The role of genomics will be the subject of a citizens’ jury, which will deliver a verdict to help shape future policy and regulation in the sector.
A new citizens’ jury is being formed to debate and discuss to examine the benefits and challenges of genomics research in Ireland.
Organised by the Irish Platform for Patients’ Organisations, Science and Industry (IPPOSI) and the RCSI Public Patient Involvement Office, the jury will be guided by an independent oversight panel made up of representatives from Rare Diseases Ireland, Health Research Charities Ireland and the RCSI University of Medical and Health Sciences.
IPPOSI board member and professor of neurology at Trinity College Dublin, Orla Hardiman, spoke to SiliconRepublic.com about the citizens’ jury and why it’s so important.
“We are and always have been a little bit behind the curve when it comes to genetics and then more recently, genomics in Ireland,” she said.
“The role of genetics pervades throughout the healthcare system now, but we haven’t really kept up to date with that so we don’t really have a good integrated Irish approach towards both the benefits of genomics and also the potential concerns and risks that might arise.”
The field of genomics focuses on the structure, function, evolution, mapping and editing of genomes, which is a complete set of DNA.
Using high-performance computing and bioinformatics techniques, genomics researchers analyse large amounts of DNA-sequence data to find variations that affect health, disease or drug response.
It is a fast-evolving field and its benefits within the healthcare sector include precision and personalised medicine, and a better understanding of potential disease markers and characteristics.
However, many have voiced their concerns around the use and regulation of genomic data, especially in relation to the privacy of the patient.
Speaking to SiliconRepublic.com last year, clinical geneticist and medical genomics researcher John Greally said there are “inherent structural problems” when it comes to performing data-intensive research while protecting the patients’ privacy.
“The study participants may be attracted by the goal of the study, but may not realise the privacy risks involved, especially as the data and questions involved become more complex, something highlighted by genomics research at present,” he said.
Hardiman added that there are also concerns around allowing genomic data to be mined largely by private companies. She said that this private approach towards analysing genomic signatures could result in that data being “locked away from the Irish population”.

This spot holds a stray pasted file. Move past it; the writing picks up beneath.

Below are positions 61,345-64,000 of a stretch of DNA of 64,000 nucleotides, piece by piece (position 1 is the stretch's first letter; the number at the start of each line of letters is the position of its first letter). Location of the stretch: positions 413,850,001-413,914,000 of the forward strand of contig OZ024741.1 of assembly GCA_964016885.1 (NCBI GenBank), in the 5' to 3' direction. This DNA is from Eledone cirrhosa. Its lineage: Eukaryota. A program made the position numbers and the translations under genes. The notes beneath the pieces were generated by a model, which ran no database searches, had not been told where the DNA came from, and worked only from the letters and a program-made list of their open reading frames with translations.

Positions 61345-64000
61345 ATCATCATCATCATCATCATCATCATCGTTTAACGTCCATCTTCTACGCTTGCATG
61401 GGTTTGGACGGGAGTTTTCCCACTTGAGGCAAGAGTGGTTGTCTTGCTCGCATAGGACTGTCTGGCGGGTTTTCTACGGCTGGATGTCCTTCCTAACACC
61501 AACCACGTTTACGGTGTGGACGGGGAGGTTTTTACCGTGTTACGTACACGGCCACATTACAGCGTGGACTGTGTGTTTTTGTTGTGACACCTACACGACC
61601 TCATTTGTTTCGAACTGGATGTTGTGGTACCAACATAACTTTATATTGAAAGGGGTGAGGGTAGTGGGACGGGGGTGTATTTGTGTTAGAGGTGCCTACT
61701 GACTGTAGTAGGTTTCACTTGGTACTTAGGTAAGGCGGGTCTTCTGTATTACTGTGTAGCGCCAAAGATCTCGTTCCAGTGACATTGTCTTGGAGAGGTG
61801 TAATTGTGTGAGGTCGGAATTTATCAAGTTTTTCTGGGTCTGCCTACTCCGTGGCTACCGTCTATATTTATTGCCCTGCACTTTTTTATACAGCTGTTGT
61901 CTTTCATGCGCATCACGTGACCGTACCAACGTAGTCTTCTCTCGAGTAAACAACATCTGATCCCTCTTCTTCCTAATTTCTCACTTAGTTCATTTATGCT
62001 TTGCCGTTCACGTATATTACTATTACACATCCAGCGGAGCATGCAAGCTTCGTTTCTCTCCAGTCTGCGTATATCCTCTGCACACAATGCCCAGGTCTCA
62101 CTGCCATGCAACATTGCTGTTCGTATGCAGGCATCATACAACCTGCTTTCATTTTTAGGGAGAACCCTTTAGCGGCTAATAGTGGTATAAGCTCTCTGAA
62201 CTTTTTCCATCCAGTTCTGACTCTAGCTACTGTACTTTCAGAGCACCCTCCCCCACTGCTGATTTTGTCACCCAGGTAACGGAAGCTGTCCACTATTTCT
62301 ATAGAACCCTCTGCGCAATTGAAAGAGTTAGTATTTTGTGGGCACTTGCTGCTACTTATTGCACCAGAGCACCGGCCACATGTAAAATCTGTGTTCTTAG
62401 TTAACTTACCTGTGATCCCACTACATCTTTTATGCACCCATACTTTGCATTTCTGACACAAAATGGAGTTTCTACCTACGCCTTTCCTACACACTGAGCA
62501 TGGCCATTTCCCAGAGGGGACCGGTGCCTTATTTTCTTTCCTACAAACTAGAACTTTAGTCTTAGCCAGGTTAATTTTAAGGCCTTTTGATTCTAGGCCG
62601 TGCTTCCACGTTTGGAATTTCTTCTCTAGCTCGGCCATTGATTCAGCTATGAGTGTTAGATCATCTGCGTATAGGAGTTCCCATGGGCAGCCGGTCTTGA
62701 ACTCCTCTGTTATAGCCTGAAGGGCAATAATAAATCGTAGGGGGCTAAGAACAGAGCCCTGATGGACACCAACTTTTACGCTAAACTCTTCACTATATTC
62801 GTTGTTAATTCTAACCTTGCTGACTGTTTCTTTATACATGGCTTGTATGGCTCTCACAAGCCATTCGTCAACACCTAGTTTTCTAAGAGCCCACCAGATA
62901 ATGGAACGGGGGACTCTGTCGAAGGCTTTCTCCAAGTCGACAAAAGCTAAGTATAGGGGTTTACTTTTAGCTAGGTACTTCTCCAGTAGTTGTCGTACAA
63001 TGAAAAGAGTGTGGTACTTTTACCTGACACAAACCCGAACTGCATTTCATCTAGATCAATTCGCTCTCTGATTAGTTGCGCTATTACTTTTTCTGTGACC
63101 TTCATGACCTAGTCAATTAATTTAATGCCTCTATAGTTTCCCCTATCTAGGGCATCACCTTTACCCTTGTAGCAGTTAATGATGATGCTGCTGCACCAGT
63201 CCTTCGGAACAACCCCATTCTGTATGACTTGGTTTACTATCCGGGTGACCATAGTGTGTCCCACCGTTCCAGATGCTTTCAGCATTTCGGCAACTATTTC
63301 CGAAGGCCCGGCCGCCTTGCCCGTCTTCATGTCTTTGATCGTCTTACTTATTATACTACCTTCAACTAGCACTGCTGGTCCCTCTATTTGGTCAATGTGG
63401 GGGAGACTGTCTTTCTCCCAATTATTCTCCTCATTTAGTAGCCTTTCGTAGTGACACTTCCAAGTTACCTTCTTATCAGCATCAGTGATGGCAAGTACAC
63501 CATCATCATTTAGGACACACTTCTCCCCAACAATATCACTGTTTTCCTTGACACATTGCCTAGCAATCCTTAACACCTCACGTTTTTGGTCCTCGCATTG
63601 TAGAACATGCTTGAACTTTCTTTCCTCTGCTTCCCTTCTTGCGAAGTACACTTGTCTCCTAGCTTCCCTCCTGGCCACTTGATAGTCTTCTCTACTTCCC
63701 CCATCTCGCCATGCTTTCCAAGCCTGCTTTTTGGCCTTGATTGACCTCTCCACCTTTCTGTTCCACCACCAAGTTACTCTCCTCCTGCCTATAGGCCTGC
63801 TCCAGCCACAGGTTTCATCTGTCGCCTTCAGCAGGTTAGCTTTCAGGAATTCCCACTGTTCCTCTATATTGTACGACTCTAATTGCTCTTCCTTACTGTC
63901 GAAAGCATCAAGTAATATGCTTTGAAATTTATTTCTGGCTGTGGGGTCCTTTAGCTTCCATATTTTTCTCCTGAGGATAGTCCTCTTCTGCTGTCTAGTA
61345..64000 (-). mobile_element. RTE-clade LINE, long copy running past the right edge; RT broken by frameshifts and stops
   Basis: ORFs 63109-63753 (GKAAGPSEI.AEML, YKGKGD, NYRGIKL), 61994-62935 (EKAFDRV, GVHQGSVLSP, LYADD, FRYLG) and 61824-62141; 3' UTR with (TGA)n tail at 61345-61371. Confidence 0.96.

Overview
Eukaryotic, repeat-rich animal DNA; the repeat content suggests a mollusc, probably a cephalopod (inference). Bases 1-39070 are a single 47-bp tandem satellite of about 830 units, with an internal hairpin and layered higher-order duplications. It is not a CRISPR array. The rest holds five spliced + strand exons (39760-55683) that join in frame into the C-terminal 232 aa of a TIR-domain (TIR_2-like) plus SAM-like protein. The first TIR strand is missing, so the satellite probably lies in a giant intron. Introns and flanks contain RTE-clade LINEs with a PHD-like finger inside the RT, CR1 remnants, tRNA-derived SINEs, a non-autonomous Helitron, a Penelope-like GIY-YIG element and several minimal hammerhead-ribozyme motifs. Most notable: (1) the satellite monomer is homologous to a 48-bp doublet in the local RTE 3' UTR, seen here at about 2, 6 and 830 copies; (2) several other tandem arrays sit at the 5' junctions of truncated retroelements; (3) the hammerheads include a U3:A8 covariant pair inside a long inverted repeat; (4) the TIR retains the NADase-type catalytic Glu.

Other concerns revolve around how genomic information could be used by employers, banks, insurance companies and businesses to discriminate against one person over another in the provision of services.
“The other big question is the resourcing around the services or the integration of genomics within the healthcare sector,” she said.
“There’s clearly an advancement in science that embeds genomics right in the centre of how we practice, but there’s been a lag in the resourcing that we require in order to make that something that is part of everyday practice.”
Being part of the genomics conversation
Hardiman said the citizens’ jury aims to generate a set of discussions and statements that would inform a policy around the development of the genomics strategy.
Anyone who is over the age of 18 and a resident in Ireland can apply to be part of the citizens’ jury on the topic of genomics.
Once selected, the 25 jury members will meet for a number of sittings chaired by an independent facilitator during the month of June 2022.
They will have the opportunity to hear testimony and to cross-examine witnesses who are expert not only in the field of genomics, but also in the related areas of medical care, ethics and law.
‘Everybody has genetic code. Everybody’s voice is important’
– ORLA HARDIMAN
“This is a sort of on-the-ground educated perspective from people who might not necessarily know very much about science or know very much about healthcare, but who may have views on the role of genetics and genomics, the concerns that they might have around the utilisation of this very powerful set of new technologies, and how these might be curated and placed within the Irish public domain,” said Hardiman.
The jury will examine how genomic information can improve healthcare as well as look into the extent to which the use of genomics in Ireland should be increased, and the risk and concerns that may bring.
“The objective is to get as broad a base of representation as possible,” said Hardiman. “Everybody has a view on this. Everybody has genetic code. Everybody’s voice is important”
Once the jury has deliberated on what they hear, they will reach a verdict which will then be discussed in depth via a series of follow-on workshops with diverse population-based groups in September 2022.
Members of the Irish public can find out more information or apply to be part of a jury on the IPPOSI website. The closing date for applications is Wednesday, 23 March 2022.
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